By Hollie Deese
After Phillip Willis, 51, was in a devastating car accident 26 years ago, he was laid up for six weeks with a broken back and knee. His doctors warned him that his injuries were sure to bother him years down the road.
“I had some disability then but not enough to get full benefits,” said Willis, of Centerville. “I worked and worked—up until the last few years, when it started taking its effect on me. I still would be working if I was able to, but I am to the point now where I am not able to do much of anything at all.”
Willis spent years in the funeral business before going into yard maintenance. Unable to keep his most recent landscaping job, he moved in to help his parents, who are in their 70s and have their own health issues.
Willis’ medication costs more than $100 a month, and he said he never gets everything he needs. He sees his doctor every three months, but he is struggling with an outstanding balance of $400 that, while already discounted, he still can’t pay.
About 10 years ago his parents qualified for Medicaid, but so far Willis has not. The combined household income is above the threshold for eligibility. He was initially rejected for disability benefits and is waiting on an appeal that could take months.
Medicaid, the state-federal health care safety net for the poor and disabled, marks its 50th anniversary in July. It has been a lifeline for millions of people, including about 1.4 million Tennesseans, or about one-fifth of the state’s population.
The state’s Medicaid program, TennCare, provides health care primarily for low-income pregnant women, children, the disabled and older people. Federal dollars provide 65 percent of the program’s approximately $10 billion budget.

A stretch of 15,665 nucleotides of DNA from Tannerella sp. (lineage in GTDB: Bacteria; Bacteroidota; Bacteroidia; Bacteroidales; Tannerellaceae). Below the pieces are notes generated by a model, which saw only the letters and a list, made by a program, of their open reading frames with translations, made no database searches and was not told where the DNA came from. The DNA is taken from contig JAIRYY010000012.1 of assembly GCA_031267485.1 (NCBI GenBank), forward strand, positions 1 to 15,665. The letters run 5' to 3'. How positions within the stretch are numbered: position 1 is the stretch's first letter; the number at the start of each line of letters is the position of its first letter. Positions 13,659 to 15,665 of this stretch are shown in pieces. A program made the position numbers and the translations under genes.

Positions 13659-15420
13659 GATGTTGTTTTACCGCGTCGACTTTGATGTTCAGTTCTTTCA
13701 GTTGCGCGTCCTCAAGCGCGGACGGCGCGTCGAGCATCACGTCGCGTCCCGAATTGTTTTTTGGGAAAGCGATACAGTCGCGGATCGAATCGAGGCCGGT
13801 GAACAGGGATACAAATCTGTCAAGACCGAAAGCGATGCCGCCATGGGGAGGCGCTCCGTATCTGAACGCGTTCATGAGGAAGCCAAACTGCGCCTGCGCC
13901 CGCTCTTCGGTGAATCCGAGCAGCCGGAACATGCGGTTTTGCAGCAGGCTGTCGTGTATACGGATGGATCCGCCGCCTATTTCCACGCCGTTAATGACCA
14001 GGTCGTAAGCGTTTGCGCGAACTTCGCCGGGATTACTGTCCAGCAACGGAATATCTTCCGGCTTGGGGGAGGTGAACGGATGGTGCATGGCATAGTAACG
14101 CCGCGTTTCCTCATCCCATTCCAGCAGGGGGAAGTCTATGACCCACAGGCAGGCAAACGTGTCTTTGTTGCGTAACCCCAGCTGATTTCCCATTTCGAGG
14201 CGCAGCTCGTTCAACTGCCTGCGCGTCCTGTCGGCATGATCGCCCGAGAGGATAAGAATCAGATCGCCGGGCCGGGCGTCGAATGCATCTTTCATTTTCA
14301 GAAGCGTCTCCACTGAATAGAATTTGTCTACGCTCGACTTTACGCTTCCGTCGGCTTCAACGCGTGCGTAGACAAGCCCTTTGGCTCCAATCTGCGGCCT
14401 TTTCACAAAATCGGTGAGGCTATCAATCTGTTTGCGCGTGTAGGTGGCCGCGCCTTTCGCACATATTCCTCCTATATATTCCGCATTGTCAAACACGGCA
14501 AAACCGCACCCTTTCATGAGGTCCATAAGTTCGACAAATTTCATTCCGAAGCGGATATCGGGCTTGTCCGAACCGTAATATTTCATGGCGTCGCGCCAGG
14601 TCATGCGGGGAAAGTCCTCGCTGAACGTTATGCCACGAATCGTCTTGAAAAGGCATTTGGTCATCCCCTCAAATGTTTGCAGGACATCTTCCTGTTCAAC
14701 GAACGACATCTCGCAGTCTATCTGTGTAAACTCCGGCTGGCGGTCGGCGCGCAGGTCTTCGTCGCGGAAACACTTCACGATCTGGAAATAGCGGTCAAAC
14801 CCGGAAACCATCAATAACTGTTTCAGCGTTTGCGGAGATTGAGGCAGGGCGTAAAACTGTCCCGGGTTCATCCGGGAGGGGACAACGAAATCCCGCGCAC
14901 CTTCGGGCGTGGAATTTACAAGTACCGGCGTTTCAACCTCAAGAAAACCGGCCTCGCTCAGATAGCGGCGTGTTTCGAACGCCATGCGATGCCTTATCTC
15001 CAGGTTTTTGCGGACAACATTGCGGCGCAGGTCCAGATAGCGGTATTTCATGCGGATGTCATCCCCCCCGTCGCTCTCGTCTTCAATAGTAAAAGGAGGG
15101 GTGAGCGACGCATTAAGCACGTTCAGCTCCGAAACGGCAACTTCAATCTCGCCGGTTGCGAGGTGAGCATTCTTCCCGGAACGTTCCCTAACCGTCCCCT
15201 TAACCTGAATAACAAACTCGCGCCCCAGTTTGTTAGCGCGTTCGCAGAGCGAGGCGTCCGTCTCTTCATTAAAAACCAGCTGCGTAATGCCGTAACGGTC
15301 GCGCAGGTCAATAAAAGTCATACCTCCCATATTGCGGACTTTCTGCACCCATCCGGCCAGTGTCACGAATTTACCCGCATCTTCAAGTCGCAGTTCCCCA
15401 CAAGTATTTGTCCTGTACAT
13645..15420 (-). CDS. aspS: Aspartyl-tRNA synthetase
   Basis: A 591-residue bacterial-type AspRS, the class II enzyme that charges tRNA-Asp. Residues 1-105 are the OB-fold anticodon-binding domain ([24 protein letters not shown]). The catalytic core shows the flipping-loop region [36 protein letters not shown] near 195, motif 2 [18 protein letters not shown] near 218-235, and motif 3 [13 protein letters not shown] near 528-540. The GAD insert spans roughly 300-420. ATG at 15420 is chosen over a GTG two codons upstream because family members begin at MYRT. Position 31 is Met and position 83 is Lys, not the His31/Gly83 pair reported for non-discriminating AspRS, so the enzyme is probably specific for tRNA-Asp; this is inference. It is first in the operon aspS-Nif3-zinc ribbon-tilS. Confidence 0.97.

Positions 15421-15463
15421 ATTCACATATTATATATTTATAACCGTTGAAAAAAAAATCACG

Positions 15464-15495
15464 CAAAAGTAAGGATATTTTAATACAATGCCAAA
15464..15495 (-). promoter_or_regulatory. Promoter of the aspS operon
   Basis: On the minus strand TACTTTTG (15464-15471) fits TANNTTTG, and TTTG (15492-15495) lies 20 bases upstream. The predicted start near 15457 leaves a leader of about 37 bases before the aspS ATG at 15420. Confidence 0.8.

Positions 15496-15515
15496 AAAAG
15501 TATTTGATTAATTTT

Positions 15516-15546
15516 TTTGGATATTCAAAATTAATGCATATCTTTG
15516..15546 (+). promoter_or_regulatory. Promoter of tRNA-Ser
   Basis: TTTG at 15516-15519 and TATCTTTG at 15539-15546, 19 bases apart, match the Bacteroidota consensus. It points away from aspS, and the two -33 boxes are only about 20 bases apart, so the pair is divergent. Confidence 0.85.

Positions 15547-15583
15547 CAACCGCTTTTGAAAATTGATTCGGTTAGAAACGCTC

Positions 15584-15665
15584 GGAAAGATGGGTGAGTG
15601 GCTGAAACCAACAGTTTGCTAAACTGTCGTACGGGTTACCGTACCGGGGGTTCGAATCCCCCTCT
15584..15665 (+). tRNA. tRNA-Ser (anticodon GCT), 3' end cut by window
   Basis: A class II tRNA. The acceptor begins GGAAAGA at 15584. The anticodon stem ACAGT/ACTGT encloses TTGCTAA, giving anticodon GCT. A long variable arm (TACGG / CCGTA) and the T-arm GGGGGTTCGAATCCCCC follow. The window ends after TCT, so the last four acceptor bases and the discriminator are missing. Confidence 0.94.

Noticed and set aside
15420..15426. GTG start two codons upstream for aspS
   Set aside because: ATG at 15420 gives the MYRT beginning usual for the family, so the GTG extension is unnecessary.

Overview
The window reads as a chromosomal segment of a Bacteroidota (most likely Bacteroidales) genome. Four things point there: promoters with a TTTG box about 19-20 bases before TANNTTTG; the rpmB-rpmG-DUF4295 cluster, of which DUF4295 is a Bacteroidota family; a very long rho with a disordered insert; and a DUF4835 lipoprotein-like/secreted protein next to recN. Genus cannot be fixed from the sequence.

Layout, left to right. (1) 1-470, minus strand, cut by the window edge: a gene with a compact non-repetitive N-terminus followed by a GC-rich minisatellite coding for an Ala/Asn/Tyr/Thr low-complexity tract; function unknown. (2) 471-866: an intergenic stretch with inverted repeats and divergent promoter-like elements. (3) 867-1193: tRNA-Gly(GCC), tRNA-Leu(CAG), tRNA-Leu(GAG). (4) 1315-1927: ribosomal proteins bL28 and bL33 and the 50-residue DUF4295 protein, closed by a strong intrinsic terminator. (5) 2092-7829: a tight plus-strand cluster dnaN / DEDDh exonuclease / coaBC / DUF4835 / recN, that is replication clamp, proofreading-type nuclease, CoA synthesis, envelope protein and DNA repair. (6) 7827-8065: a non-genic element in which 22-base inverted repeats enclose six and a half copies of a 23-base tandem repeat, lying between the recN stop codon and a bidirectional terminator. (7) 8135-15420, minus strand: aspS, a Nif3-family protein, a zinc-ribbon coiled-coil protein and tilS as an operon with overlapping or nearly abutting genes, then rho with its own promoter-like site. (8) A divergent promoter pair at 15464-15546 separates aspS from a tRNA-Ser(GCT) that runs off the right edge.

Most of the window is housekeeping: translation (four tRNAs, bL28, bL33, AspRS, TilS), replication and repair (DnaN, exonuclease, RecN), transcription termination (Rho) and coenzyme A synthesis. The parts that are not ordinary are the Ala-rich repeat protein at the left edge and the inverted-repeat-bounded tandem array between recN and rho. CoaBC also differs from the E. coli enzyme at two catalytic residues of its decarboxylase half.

According to the Kaiser Family Foundation, about 11 percent is spent on long-term care, including nearly $700 million for home health care. Acute care accounts for nearly 88 percent of spending, including X-rays and drugs.
Gaps in coverage
Willis is one of more than 200,000 Tennesseans who have too much household income to qualify for Medicaid but too little to qualify for tax credits for private coverage.
Under the Affordable Care Act (ACA), states can expand Medicaid eligibility to include those who earn above the federal poverty level—up to about $16,240 for individuals or $21,980 for couples. Federal funds would pay the full cost of covering those added by expansion, with that share declining to 90 percent by 2020.
Under expansion, Willis would be eligible for coverage, according to the Tennessee Justice Center, which assists Medicaid enrollees.
“These are people who have had relatively low-wage jobs all their lives” with no insurance, said Margaret Eckert, an outreach coordinator with the center. “These jobs are physically demanding, and their bodies begin to give out... All the things that begin to ail you take their toll much quicker on someone without insurance.”
So far, 29 states and the District of Columbia have opted for Medicaid expansion, but not Tennessee.
Gov. Bill Haslam (R) has been pushing for his Insure Tennessee plan, which would take advantage of federal funding for expanded coverage. But it died in the General Assembly in April amid opposition to the ACA.
Across the border in Kentucky, state officials decided to expand Medicaid coverage two years ago, and more than 400,000 people have enrolled since last year, according to state officials.
“It is sad to know that in our neighboring state of Kentucky, 95 percent of folks are covered under some type of health care, and Tennesseans could have had that if they really wanted it,” Willis said.
Some advocates see an opening for change that would close the coverage gap for people under 65 who don’t qualify for TennCare. “I believe the governor is going to continue to find a way to move forward,” said Shelley Courington, AARP Tennessee associate state director. “I think his plan was a good one, and I really hope we can work on this so we can get this passed.”
For now, Willis is waiting and hoping for better news next year.
“At least then I would have some coverage,” he said. “I would be able to get my medications, and the coverage would help me get to doctors’ appointments.”
Hollie Deese is a writer living in Gallatin, TN.